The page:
Film Review – Fast & Furious 6
Somewhere in this hypertensive ball of cars, crime, and machismo lays the display of something that resembles perpetual motion. The display looks like a series of films that not only refuse to die, but somehow pick up steam as they go, propelling themselves forward, using previous momentum to create new momentum. Like a snowball rolling downhill. The Fast & Furious franchise, now at installment six, seems to not only be perpetuating itself ever forward, but it’s collecting action film stars along the way, growing bigger as it inevitably continues on. This time around it’s absorbed Gina Carano (Haywire) and a surprise guest. It is all a bit of a wonder.
Trailing in the wake of the events of Fast Five, Dominic Toretto (Vin Diesel) and his crew have spread out across the globe, attempting to live the good life with all the money they stole. Life resumes. Brian (Paul Walker) and Mia (Jordana Brewster) have their baby, while lovers Han (Sung Kang) and Gisele (Gal Gadot) globe trot. Roman (Tyrese Gibson) and Tej (Chris “Ludacris” Bridges) are doing whatever it is…they do. It doesn’t take long, though, until agent Hobbs (Dwayne Johnson reprising his role from Fast Five) turns up on Toretto’s veranda offering a job that’s both too good to pass up and an opportunity to help Dom rebuild his broken family. It’s a job that requires the participation of Dom’s entire crew and results in full pardons. So off the Fast & Furious crew go to stop a special forces agent who’s gone rogue, using what’s termed as “vehicular warfare” to…uh…steal pieces of a computer device thing called the Nightshade, that will give him power to turn off power.
Essentially what we have here is an enigmatic collection of elements that comprise something that, when examined, seems like it shouldn’t, for all intents and purposes, work. Putting aside the quandary that is the franchise and its organic evolution, the stories that exist both inside each installment and as part of a bigger picture are equal parts dubiously inane and seamlessly intuitive. As ridiculous as the plots and scene structures may be, they come together naturally and leave an impression of simply writing themselves. If we are for a moment to take these films literally, they have made a progression that’s in line with the archetypes the films employ. In the original, the story starts off following an undercover cop infiltrating a group of street racers who rip off semis for the cargo. By this time around, the characters are in a continuous state of responding to the repercussions of the events of that first film. As the installments progress, the environment for both the cars and the characters elevate until we are no longer in a racing movie with criminal elements, but a crime movie with racing elements.
As the continuing theme of the films is firmly replanted again and again on the consuming audience, every sympathetic character is an outsider looking for a place to belong—their own family. Which is what Dominic is trying to create, so when he’s offered the opportunity to bring a family member once considered lost back into the fold, it’s a given that this is where we are going. So, for a little over two hours, characters reunite to save the world, fight for their freedom, and try to win back a lost member of the flock; it sounds more like a superhero tale in line with Speed Racer than the next Gone in Sixty Seconds. More or less, that’s really what we have here: a superhero movie.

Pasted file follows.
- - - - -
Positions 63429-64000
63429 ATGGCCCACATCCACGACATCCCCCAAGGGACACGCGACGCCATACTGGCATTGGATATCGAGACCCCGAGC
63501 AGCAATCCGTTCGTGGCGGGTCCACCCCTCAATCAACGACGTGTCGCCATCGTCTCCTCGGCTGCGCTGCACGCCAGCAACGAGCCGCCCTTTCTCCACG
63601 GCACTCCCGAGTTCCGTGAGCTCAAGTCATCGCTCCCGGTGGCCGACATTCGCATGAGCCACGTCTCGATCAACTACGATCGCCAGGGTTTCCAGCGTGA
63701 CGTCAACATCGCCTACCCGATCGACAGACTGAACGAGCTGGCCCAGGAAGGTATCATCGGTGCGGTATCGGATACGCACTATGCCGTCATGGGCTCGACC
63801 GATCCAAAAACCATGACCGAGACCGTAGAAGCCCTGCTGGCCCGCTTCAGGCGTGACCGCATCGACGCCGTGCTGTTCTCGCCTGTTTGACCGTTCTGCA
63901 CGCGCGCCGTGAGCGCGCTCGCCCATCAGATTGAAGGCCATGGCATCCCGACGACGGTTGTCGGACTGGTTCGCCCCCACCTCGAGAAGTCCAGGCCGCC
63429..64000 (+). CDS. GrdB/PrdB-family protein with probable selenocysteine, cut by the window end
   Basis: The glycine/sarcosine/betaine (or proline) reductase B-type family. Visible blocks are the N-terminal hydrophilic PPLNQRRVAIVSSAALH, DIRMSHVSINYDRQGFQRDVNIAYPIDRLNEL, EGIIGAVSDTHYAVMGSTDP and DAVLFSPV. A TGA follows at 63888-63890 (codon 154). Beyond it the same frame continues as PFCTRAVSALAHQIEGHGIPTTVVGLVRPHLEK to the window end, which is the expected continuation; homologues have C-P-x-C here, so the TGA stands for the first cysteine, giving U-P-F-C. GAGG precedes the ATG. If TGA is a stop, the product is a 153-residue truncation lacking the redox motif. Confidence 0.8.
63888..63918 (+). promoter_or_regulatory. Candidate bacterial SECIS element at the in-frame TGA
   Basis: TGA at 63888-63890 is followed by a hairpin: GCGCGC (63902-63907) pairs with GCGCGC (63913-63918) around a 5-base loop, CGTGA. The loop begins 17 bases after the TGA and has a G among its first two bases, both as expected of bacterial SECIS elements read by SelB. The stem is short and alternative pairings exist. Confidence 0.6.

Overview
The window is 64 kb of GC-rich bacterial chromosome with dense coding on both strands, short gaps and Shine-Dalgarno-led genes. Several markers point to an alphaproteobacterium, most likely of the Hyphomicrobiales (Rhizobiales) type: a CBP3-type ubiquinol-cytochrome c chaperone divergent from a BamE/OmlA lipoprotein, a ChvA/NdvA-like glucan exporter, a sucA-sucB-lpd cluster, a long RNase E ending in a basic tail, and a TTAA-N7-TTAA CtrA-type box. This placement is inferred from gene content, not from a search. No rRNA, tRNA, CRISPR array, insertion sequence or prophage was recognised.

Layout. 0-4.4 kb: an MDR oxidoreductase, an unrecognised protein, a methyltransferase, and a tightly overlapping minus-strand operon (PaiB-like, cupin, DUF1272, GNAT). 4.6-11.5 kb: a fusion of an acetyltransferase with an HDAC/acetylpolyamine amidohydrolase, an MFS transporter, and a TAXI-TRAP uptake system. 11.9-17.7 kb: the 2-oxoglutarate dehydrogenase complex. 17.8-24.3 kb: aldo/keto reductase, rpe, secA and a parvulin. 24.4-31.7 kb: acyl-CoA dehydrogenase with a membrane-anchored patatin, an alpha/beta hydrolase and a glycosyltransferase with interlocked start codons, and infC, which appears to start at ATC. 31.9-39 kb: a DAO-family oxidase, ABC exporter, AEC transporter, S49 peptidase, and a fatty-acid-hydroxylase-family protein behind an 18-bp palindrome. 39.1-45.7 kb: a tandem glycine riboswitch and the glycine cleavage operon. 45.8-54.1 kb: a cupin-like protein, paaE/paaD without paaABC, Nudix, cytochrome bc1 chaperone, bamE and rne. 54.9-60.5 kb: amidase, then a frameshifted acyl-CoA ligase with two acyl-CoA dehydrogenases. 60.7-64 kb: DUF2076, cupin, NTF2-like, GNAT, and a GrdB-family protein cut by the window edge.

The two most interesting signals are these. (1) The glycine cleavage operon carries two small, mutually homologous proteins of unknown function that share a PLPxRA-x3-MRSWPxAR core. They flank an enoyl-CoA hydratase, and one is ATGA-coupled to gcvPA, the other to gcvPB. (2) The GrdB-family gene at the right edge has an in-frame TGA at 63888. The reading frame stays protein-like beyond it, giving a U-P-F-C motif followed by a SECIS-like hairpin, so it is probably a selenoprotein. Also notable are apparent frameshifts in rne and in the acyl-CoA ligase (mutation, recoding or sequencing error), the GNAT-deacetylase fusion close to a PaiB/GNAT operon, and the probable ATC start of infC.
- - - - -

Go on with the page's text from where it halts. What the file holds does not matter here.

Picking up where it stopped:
The laws of physics are null and void in this world. Cars and people fly together. Crashes that result in cars tumbling fifteen times over themselves and stop in a smoldering pile of steel and rubber merely result in flesh wounds. No one even limps as they walk away from the destruction. People fly from extreme heights and land on moving vehicles as if they are all indeed one with each other. In this world cars take down planes, tanks drive through objects as if they are all made of paper, and Superman dives across an endless gap of freeway space to save Lois Lane. If you want cold, hard realism, you’ve come to the wrong place.
The film soars with an ultra-heightened sense of excitement when it kicks into action gear. A race through London at night that has the crew chasing the bad guy Shaw (Luke Evans) through crowded streets turns into a ballet of vehicular destruction as cars spiral into the air and tumble across the ground. It’s cathartic in its revelry. There is a point halfway through the second act where the story almost seems to teeter on collapsing under its own weight, as element of story after element gets piled on, each playing out a part of the genre tropes that will lead us to a penultimate collision. Luckily, the film saves itself with a daytime freeway chase that, coupled with the film’s climatic battle against a cargo plane, might be some of the most exhilarating 45 minutes or so filmed in an action movie in the last decade or more, or at least since the Rio vault heist in Fast Five.
At this point, it’s hard to separate and judge a Fast & Furious film on its own; they are an amalgam of collusive stories and genre elements that are most often found in television, not film franchises. Even James Bond, at 23 films and counting, doesn’t intertwine this amount of continuity; in fact, it tries its hardest to shy away from anything close to that. Which I feel is a part of what makes the FF franchise unique and self-perpetuating. By the time we reach the monumentally epic conclusion, a pre-credits stinger wantonly sets up the next film, and does so at the audience’s begging. As Vin Diesel himself was recently quoted, “I think the debate is whether it’s 7, 8, 9 or 7, 8, 9, 10. I know, it doesn’t even make sense.”
Final Grade: A